How the California Health Interview Survey adapted to the COVID-19 pandemic
CHIS researchers outline how survey methods were modified to meet the demand for timely data and making data available prior to annual release
UCLA CHPR Communications Team
How was the California Health Interview Survey (CHIS) team able to release early data for the first time in the survey’s history? An article published yesterday by the American Journal of Public Health looks at how CHIS was able to adapt to the COVID-19 pandemic by releasing timely data on how Californians navigated the pandemic’s conditions and challenges.
As a large, well-established statewide population survey, CHIS researchers released early data from the 2020 survey through the CHIS COVID-19 Preliminary COVID-19 Estimates Dashboard beginning in September 2020. These included questions in a COVID-19 module that began in May 2020. The team finalized the module in April 2020 and included indicators on COVID-19 concerns, testing, and diagnoses, as well as financial and social impacts of the pandemic and personal acceptance of the vaccine.
Decades of survey collection, the survey’s redesign in 2019 to dual-mode administration by web or telephone and stakeholder engagement were the main contributing factors as to how CHIS successfully adapted to the pandemic and produced timely data related to Californians’ response to the pandemic.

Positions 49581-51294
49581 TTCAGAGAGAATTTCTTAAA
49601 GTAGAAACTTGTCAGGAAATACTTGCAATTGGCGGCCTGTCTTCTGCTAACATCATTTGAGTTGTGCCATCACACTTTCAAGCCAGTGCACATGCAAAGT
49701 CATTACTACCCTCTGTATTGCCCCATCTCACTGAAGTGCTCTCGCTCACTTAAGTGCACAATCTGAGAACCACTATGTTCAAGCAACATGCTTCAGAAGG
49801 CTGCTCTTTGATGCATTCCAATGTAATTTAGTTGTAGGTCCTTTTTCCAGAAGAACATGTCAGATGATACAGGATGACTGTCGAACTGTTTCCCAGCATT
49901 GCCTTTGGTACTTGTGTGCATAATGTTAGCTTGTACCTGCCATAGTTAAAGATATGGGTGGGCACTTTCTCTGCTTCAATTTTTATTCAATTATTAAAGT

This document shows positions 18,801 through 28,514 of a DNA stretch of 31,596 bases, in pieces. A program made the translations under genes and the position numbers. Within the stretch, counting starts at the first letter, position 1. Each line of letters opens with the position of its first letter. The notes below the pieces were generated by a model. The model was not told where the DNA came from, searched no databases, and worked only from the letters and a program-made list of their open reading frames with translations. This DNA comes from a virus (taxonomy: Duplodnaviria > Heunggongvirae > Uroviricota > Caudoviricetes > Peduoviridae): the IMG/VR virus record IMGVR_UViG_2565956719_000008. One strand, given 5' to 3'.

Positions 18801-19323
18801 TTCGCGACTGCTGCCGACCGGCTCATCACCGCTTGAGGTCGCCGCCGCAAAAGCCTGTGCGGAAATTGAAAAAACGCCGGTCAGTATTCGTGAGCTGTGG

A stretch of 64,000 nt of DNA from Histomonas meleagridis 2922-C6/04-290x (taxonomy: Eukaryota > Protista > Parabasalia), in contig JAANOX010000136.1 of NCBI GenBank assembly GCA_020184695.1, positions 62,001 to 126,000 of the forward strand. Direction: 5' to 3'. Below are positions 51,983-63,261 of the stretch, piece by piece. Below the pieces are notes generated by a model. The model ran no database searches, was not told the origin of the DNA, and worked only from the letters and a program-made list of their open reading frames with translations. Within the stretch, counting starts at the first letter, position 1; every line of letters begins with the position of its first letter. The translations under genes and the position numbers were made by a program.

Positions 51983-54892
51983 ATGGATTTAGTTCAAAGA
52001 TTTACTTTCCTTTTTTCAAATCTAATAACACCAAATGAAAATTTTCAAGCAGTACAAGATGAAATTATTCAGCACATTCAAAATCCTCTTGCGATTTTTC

“As the pandemic glaringly exposed inequities across sociodemographic groups in health access and outcomes across the state and nationwide, our goal was to provide timely, equity-focused data in a more rapid processing timeframe to meet the demand for insights needed during this unprecedented time,” said Ninez A. Ponce, PhD, MPP, UCLA Center for Health Policy Research director and CHIS principal investigator.
With the support of CHIS’ data partner, SSRS, and questions from COVID-19 surveys conducted by agencies such as the Centers for Disease Control and Prevention (CDC), researchers were able to report preliminary monthly estimates from methods that typically support annual data metrics. Authors note that challenges did occur in that samples may not have been representative of certain geographic areas or demographic groups due to response rates within certain areas or groups, inability to compare data on a month-to-month basis, and statistical instability of some of the data estimates.
Overall, CHIS successfully demonstrated the possibility of releasing data from the annual survey in rapid time and the ability to respond to a crisis by providing crucial, actionable data to various stakeholders, such as policymakers, program managers, community health workers, and the general public, to help identify residents most impacted by the pandemic. Beginning July 2021, CHIS began releasing preliminary COVID-19 data from the 2021 survey.
“By looking at various factors in risk-reduction behaviors, vaccine views, and personal and financial impacts, CHIS will continue to help tell the story of how Californians navigated their way through the COVID-19 pandemic,” said Todd Hughes, CHIS director.
Published by the American Public Health Association, the American Journal of Public Health is the preeminent peer-reviewed public health journal aimed at advancing public health research, policy, practice, and education.